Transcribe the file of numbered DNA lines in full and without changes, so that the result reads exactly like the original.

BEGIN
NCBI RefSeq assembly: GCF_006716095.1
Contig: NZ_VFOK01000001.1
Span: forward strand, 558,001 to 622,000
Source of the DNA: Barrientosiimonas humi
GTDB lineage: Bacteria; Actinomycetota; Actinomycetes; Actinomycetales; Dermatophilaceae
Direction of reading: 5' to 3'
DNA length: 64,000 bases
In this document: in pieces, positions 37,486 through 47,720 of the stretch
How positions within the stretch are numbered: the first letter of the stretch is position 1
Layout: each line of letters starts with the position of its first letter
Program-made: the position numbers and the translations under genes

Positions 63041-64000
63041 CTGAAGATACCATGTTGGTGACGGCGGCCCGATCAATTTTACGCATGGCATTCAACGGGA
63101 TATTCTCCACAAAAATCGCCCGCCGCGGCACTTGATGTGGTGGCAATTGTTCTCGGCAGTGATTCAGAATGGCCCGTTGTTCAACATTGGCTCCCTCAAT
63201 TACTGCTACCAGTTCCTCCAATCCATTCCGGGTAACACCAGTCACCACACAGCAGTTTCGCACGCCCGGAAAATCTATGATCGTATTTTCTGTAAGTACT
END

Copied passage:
NCBI RefSeq assembly: GCF_006716095.1
Contig: NZ_VFOK01000001.1
Span: forward strand, 558,001 to 622,000
Source of the DNA: Barrientosiimonas humi
GTDB lineage: Bacteria; Actinomycetota; Actinomycetes; Actinomycetales; Dermatophilaceae
Direction of reading: 5' to 3'
DNA length: 64,000 bases
In this document: in pieces, positions 37,486 through 47,720 of the stretch
How positions within the stretch are numbered: the first letter of the stretch is position 1
Layout: each line of letters starts with the position of its first letter
Program-made: the position numbers and the translations under genes

Positions 63041-64000
63041 CTGAAGATACCATGTTGGTGACGGCGGCCCGATCAATTTTACGCATGGCATTCAACGGGA
63101 TATTCTCCACAAAAATCGCCCGCCGCGGCACTTGATGTGGTGGCAATTGTTCTCGGCAGTGATTCAGAATGGCCCGTTGTTCAACATTGGCTCCCTCAAT
63201 TACTGCTACCAGTTCCTCCAATCCATTCCGGGTAACACCAGTCACCACACAGCAGTTTCGCACGCCCGGAAAATCTATGATCGTATTTTCTGTAAGTACT